Return to Forever

( 2 )

Editorial Reviews

All Music Guide - Steve Huey
The legendary first lineup of Chick Corea's fusion band Return to Forever debuted on this classic album titled after the group but credited to Corea, featuring Joe Farrell on soprano sax and flute, the Brazilian team of vocalist Flora Purim and drummer/percussionist Airto Moreira, and electric bass whiz Stanley Clarke. It wasn't actually released in the U.S. until 1975, which was why the group's second album, Light as a Feather, initially made the Return to Forever name. Nonetheless, Return to Forever is every bit as classic, using a similar blend of spacy electric-piano fusion and Brazilian and Latin rhythms. It's all very warm, light, and airy, like a soft breeze on a ...
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Editorial Reviews

All Music Guide - Steve Huey
The legendary first lineup of Chick Corea's fusion band Return to Forever debuted on this classic album titled after the group but credited to Corea, featuring Joe Farrell on soprano sax and flute, the Brazilian team of vocalist Flora Purim and drummer/percussionist Airto Moreira, and electric bass whiz Stanley Clarke. It wasn't actually released in the U.S. until 1975, which was why the group's second album, Light as a Feather, initially made the Return to Forever name. Nonetheless, Return to Forever is every bit as classic, using a similar blend of spacy electric-piano fusion and Brazilian and Latin rhythms. It's all very warm, light, and airy, like a soft breeze on a tropical beach -- hardly the sort of firebrand approach to fusion that Miles Davis, Tony Williams, and the Mahavishnu Orchestra were exploring, and far less rooted in funk or rock. Corea also bathes the album in an undertone of trippy mysticism, not only in the admittedly dated lyrics, but in his cosmic keyboard wanderings, which remain melodic and accessible through most of the record. There's one genuine pop song in the groovy samba "What Game Shall We Play Today," and while "Sometime Ago" has similar elements, it's part of an ambitious side-long medley that features a stream-of-consciousness intro and a jubilant, Spanish/Mexican-style closing section called "La Fiesta," complete with castanets and flamenco modes. The title track is another multi-sectioned work, featuring Corea and Purim in wordless unison on two different, catchy themes, plus breezy work from Farrell and lots of Brazilian-flavored rhythmic interplay. And the dreamy, meditative "Crystal Silence" is an underrated gem waiting to be rediscovered. Certainly, this edition of Return to Forever wasn't inclined toward high-voltage jazz-rock as the next one was, but this group's two albums still stand as some of the most imaginative and distinctive early fusion recordings.
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Product Details

  • Release Date: 11/16/1999
  • Label: Ecm Records
  • UPC: 042281197826
  • Catalog Number: 811978
  • Sales rank: 40,346

Tracks

Disc 1
  1. 1 Return to Forever - Flora Purim (12:06)
  2. 2 Crystal Silence - Flora Purim (6:59)
  3. 3 What Game Shall We Play Today? - Flora Purim (4:30)
  4. 4 Sometime Ago/La Fiesta - Flora Purim (23:13)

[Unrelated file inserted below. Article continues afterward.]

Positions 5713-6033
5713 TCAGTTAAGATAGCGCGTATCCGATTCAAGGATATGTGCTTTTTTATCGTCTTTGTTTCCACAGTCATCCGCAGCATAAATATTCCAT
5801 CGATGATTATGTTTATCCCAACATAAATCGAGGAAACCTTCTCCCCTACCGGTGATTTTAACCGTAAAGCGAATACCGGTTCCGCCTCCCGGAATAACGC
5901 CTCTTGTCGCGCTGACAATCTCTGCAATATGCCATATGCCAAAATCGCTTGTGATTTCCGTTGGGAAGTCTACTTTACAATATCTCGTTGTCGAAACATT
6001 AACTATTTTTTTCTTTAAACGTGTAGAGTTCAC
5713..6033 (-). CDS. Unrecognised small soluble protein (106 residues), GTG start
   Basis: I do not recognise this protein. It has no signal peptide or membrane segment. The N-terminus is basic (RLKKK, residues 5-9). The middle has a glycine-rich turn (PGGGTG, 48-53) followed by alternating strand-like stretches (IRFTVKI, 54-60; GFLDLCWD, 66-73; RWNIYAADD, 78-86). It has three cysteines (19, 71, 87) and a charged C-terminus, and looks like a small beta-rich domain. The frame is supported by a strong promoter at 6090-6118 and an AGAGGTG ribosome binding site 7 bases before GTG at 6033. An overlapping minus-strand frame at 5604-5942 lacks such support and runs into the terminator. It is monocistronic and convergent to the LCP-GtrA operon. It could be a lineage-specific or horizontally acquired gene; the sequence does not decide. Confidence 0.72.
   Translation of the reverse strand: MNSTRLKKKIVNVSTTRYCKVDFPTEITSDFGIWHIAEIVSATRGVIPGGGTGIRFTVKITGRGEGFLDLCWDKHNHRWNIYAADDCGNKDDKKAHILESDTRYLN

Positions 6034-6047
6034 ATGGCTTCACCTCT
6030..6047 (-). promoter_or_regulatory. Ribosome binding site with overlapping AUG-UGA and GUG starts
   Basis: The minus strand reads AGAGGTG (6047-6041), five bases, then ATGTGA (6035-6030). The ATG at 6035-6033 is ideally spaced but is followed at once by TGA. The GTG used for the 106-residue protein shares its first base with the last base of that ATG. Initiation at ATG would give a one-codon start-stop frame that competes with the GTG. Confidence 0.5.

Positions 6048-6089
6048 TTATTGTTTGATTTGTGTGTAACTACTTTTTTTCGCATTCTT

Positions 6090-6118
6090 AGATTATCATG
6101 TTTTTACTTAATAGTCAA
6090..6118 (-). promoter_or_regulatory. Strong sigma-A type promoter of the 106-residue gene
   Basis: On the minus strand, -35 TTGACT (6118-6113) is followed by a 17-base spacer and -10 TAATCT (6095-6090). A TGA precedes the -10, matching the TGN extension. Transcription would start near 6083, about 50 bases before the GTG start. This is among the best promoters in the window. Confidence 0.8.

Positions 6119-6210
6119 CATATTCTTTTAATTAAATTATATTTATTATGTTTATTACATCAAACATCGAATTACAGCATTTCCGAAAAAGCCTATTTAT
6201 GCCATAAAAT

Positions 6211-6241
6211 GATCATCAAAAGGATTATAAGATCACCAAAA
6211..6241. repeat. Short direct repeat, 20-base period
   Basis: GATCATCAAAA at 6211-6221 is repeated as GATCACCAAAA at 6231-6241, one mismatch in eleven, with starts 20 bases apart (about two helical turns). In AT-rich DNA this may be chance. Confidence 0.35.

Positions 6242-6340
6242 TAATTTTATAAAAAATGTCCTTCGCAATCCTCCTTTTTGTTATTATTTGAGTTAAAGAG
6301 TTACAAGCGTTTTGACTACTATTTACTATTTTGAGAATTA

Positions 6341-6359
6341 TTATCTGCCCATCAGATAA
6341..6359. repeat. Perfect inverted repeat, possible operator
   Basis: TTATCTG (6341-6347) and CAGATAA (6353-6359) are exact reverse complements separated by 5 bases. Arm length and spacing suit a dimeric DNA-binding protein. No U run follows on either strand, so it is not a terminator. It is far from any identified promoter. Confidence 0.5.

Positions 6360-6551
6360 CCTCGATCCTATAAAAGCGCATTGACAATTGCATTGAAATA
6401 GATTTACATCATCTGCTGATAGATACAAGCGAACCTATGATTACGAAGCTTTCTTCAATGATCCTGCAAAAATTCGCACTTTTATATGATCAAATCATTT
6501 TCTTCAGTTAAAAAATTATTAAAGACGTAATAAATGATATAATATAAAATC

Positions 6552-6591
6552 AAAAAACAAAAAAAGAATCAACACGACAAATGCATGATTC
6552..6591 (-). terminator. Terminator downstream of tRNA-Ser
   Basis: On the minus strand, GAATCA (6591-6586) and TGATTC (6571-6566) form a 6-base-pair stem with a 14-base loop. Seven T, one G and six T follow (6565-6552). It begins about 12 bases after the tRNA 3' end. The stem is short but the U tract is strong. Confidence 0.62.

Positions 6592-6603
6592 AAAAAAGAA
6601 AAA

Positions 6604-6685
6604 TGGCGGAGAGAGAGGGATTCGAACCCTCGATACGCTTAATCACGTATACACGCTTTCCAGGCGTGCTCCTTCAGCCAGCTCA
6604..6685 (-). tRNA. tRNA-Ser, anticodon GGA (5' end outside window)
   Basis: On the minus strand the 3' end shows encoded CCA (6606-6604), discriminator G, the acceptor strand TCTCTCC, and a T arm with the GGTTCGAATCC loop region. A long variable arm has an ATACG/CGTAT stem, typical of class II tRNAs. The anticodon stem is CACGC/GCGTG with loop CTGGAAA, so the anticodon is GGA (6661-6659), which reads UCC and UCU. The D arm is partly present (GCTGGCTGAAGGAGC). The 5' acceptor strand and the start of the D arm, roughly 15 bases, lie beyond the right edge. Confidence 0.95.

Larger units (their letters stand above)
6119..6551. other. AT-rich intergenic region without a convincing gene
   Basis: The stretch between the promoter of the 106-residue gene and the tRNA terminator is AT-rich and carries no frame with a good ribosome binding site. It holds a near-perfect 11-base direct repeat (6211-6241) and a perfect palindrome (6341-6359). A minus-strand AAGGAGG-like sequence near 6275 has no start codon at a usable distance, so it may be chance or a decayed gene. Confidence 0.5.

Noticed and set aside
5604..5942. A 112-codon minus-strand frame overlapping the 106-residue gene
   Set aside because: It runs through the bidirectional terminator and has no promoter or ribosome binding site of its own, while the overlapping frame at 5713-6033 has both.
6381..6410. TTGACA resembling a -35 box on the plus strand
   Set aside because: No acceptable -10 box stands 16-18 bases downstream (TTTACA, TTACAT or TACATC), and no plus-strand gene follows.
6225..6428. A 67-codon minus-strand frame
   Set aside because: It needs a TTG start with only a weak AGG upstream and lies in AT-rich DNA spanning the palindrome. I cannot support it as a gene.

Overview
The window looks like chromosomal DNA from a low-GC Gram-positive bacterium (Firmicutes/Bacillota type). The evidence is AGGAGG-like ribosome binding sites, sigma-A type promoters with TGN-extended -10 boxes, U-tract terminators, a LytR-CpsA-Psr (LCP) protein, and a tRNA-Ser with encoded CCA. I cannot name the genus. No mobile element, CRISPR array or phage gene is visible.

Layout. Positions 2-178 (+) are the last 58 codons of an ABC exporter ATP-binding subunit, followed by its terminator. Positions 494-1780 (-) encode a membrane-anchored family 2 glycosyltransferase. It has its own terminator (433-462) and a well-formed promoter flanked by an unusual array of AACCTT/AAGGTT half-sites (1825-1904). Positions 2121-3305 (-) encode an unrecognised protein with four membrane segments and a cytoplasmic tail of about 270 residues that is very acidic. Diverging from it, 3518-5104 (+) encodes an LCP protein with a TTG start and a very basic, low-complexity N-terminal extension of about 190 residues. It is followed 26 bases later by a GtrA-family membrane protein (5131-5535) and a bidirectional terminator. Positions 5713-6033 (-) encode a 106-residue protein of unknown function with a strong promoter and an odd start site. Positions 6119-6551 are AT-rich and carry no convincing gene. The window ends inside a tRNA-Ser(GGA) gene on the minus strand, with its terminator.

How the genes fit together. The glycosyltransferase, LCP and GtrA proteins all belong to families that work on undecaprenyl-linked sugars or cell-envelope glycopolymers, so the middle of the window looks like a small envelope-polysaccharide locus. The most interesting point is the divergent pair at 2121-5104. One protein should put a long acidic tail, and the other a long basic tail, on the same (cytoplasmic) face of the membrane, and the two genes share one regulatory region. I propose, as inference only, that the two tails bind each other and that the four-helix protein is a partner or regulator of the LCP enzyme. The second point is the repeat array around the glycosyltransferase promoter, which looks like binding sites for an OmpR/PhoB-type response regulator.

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Album Credits

Performance Credits
Chick Corea Primary Artist, Piano, Electric Piano
Airto Moreira Percussion, Drums, Snare Drums
Stanley Clarke Bass, Electric Bass, Bass Guitar, Double Bass
Joe Farrell Flute, Soprano Saxophone, Tenor Saxophone
Flora Purim Percussion, Vocals
Technical Credits
Chick Corea Composer
Manfred Eicher Producer
Tony May Engineer
Neville Potter Composer, Lyricist
Michael Manoogian Cover Photo
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Customer Reviews

Average Rating 5
( 2 )
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Sort by: Showing all of 2 Customer Reviews
  • Anonymous

    Posted October 1, 2010

    A Vibrant use of Electric Piano

    Chick Corea/Return to Forever Released prior to his more familiar synth-laden jazz fusion offerings, this vibrant recording features Corea exclusively utilizing the electric piano to produce a quietly joyful sound. The title track starts quietly with soft e. piano cadences, joined by Airto Moreira’s innovative percussion. Flora Purim, at the peak of her vocal abilities, insinuates herself into the mix, using her elegant voice as an instrument, segueing into a Joe Farrell flute solo. The song diminishes and slows back to a Corea solo, then speeds into an effective blend of keyboard chords and Stanley Clarke’s melodic driving bass. “Crystal Silence” features Farrell’s delicate soprano sax. “What Game Shall We Play” features words by Corea’s longtime lyricist Neville Potter, which are brightly sung by Purim with a decidedly upbeat Latin edge. “Sometime Ago-LaFiesta” spotlights each member of this extremely gifted band as they start out in a wistful ballad moving into a musical rendering of a Spanish Festival. Recorded in February, 1972 for ECM records, “Return to Forever” was produced by Manfred Eicher

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  • Anonymous

    Posted October 1, 2010

    A perfect album

    About five years ago, I bought this album on tape for $2.00 in a bargain rack. It was so amazing that I ordered the cd for for the cd player. This album shouldn't be over analized... just listened to. The music is one of the only pure "fusion" albums made in the seventies... no extremes in sonic sound high or low... just a yin and yang of perfect melodies and solid bass and rhythem. This is an album to buy if you are into jazz fusion, or if you just like dreamy music with beauitful loose lyrics.

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